Some of the key conjugate assistance exercises that have built my squat and deadlift are kneeling squats, Zercher squats, and power good mornings. I learned them all from Simmons.
To set up for a kneeling squat, place some padding on the floor inside a power rack and set the J-cups at a height that enables you to unrack the weight while kneeling. Once you unrack the weight, squat back until your butt is touching your calves and ankles. Then, reverse the action and squat back up to your knees.
The kneeling squat is 100 percent pure hip extension, thanks to its ability to isolate your hamstrings. These days, I like to do 5-8 reps of these squats. Back in my heyday I was doing single reps with as much as 900 pounds.
Zercher squats are the best exercise for building gut strength I've ever done. If you are built like I am—6-feet-2-inches with a 32-inch inseam—you have a long back you need to strengthen. There's no better way to strengthen the front of your back—your abs—than doing lots of Zerchers.
To begin a Zercher, place the bar in the J-cups on the rack, hold it in the crook of your arms, and position your feet in your normal squat or deadlift position. Brace yourself, then unrack the bar. Squat until your elbows scrape the inside of your knees, then reverse the action by standing erect.
An important cue is to push out your stomach as hard as you can through the entire lift. (I wear a belt when I do these because it helps me remember to do this.) Pushing out your stomach stabilizes your trunk so that your prime movers—your hips, hamstrings, quads, and glutes—do all the lifting. This stability helps you correctly lift even the biggest weights.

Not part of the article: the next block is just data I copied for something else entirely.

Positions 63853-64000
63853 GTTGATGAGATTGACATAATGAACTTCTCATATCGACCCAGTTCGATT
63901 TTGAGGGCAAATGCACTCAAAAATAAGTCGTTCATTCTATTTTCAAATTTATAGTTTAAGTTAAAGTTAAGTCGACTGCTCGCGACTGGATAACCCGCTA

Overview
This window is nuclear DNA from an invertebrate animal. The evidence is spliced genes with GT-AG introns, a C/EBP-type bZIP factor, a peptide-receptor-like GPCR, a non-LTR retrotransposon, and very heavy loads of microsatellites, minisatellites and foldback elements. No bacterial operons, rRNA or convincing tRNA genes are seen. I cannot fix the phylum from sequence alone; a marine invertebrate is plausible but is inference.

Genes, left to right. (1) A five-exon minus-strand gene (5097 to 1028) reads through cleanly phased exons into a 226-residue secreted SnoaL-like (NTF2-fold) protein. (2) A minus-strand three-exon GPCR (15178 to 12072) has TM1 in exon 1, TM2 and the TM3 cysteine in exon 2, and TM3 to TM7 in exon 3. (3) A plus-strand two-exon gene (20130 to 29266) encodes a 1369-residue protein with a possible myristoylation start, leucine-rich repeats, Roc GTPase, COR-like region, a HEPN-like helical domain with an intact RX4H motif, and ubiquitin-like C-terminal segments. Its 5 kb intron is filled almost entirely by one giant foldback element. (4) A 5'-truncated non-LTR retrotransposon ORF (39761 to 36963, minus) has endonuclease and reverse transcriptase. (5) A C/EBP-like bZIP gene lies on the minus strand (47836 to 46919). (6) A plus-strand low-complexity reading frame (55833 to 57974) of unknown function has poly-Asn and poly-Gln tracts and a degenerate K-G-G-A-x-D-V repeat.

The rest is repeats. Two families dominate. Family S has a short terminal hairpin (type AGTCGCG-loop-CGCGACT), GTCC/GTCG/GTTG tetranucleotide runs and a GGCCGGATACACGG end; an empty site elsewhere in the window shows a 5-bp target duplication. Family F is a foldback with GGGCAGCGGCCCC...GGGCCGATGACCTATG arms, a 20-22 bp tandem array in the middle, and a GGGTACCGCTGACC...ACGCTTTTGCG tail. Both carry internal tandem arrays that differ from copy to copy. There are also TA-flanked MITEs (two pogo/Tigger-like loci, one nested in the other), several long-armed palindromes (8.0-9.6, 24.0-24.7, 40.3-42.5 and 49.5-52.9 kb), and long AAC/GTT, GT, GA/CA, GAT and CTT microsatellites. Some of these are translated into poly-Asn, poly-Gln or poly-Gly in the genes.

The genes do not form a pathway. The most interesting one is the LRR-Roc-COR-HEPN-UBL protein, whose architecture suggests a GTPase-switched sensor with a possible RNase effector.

As a bonus, Zercher squats provide good traction to your lower back, pulling your pelvis forward and recruiting your lumbar musculature.
Power good mornings also help create a huge raw squat. Take the bar out of the rack with your regular competition bar placement. Set up as if you were going to squat, then push your knees out to the sides while at the same time pushing back your butt. As you descend, let the bar come forward approximately 4-6 inches, then return to the upright position. Repeat for 3-5 reps.
Power good mornings increase the static strength of your back by allowing the weight to travel a few more inches forward than it would with a regular squat, during which you hold your back static and let all the motion happen around your hips and knees. You'll feel this movement in your hamstrings.Variation 4: Change the Bar
You can also implement conjugate principles on maximum-effort squat day by using different types of barbells. I've used the safety squat bar, bow bar, 14-inch cambered bar, manta ray, and Texas squat bar. You can also mix it up by squatting against bands, chains, or a combination of bands and chains.
The beauty of Simmons' conjugate training is that it makes something as routine as squat training always feel new and interesting as you quickly find your way to those "future" weights. It also goes a long way toward protecting your joints. I'm 50 years old and my hips still feel great, while some of the other hardcore powerlifters I know have had at least one hip replaced. Do I have conjugate training and/or my box-squat preference to thank for my good hips, or is it all in my genes? I don't know, but I've seen what happens with traditional training, and I'll stick with this approach.